EGU General Assembly 2020
© Author(s) 2020. This work is distributed under
the Creative Commons Attribution 4.0 License.

Repurposing Britain’s Coal Measures: insights from seismic and borehole-based mapping, and geothermal modelling

Louis Howell1, Stuart Egan1, Bernard Besly1, Graham Leslie2, and Surika Sooriyathasan1
Louis Howell et al.
  • 1School of Geography, Geology and the Environment, Keele Uninversity, Newcastle-under-Lyme, United Kingdom (
  • 2British Geological Survey, Edinburgh, United Kingdom

As a consequence of 19th and 20th century coal mining, a vast quantity of subsurface data has been accumulated on Britain’s late Carboniferous Coal Measures and the basins in which they have accumulated. Here we discuss current understanding of the geological evolution of the British Isles during this period, as well as how these data can be repurposed as the UK seeks to reduce its greenhouse gas emissions.

It is widely assumed that Britain’s Coal Measures accumulated during a period of tectonically quiescent, thermally induced post-rift subsidence and that the lateral extent of the Variscan foreland in southern England and Wales was restricted. Burial history curves constructed from stratigraphic successions across the UK suggest, however, that during the late Carboniferous the UK was characterised by accelerated subsidence rates as far north as northern England and Scotland, beyond any perceivable flexure-induced foredeep. On local scales, seismic and borehole-based mapping shows that many individual depocentres were strongly influenced by syn-depositional faulting, folding and positive inversion. This influence is illustrated by repeated local unconformities within the late Carboniferous succession across England and Scotland as well as variable isochore thickness trends. We propose that this succession was influenced by a combination of both local tectonic controls and regional controls such as supralithospheric orogenic loading and sublithospheric dynamic loading. In this sense, we believe that the British Variscan foreland system, as the British Isles should be referred to as during the late Carboniferous, resembled a ‘broken’ foreland system such as that of Patagonia, South America.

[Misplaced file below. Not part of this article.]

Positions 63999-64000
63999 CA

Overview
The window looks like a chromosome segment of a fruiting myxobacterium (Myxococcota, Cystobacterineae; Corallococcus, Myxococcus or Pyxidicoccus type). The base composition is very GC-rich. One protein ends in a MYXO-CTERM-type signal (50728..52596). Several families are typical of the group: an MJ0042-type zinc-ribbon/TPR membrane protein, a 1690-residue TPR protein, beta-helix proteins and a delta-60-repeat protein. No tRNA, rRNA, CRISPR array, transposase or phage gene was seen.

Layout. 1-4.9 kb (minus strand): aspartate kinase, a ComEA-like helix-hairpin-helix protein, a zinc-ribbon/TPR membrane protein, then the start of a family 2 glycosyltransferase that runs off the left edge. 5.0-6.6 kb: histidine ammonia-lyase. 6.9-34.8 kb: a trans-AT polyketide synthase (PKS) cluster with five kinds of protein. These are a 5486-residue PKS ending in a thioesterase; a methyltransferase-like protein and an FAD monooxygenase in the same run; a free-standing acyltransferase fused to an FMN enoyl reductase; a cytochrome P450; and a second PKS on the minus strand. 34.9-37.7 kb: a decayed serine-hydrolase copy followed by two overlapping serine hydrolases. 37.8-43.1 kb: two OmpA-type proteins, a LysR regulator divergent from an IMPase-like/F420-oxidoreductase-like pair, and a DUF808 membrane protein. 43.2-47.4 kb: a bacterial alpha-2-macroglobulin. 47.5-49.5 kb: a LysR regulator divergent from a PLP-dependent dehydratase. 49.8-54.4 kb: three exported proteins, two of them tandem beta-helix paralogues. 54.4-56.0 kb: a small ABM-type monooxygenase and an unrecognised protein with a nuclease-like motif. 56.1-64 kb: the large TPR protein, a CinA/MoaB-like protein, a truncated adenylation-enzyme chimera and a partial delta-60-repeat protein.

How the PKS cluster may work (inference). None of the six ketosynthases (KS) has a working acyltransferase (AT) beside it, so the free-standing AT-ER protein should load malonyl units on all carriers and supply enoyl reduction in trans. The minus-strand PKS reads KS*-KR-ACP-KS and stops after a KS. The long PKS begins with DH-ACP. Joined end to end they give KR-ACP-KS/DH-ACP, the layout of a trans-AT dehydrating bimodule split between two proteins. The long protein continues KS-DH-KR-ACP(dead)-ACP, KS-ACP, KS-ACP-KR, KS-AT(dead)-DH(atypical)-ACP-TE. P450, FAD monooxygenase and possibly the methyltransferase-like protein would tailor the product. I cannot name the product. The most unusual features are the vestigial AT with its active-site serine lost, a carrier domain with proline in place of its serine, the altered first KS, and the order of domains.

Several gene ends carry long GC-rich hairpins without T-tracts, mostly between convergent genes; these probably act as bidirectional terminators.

Understanding the nature of Britain’s Coal Measures has gained renewed importance given the need to reduce carbon emissions and seek alternative sources of energy. Across the UK, there are a number of active projects aiming to harness latent heat from abandoned underground coalmines. In addition, coupled CO2 sequestration and enhanced coal bed methane recovery offers a further, if riskier, low carbon subsurface energy prospect. To aid deep geothermal exploration, subsurface data from northern England is being compiled in order to construct regional 3D geothermal models. Our models highlight hot areas within the subsurface more realistically than equivalent maps based on contouring around individual borehole temperature measurements that are skewed by sparsely distributed data points and, potentially, inaccurate measurements. Deep heat-producing granite bodies and the variable thickness of thermally resistive rock units, such as the Pennine Coal Measures Group, are highlighted as dominant controls on the distribution of deep geothermal energy in northern England.

How to cite: Howell, L., Egan, S., Besly, B., Leslie, G., and Sooriyathasan, S.: Repurposing Britain’s Coal Measures: insights from seismic and borehole-based mapping, and geothermal modelling, EGU General Assembly 2020, Online, 4–8 May 2020, EGU2020-7205,, 2020


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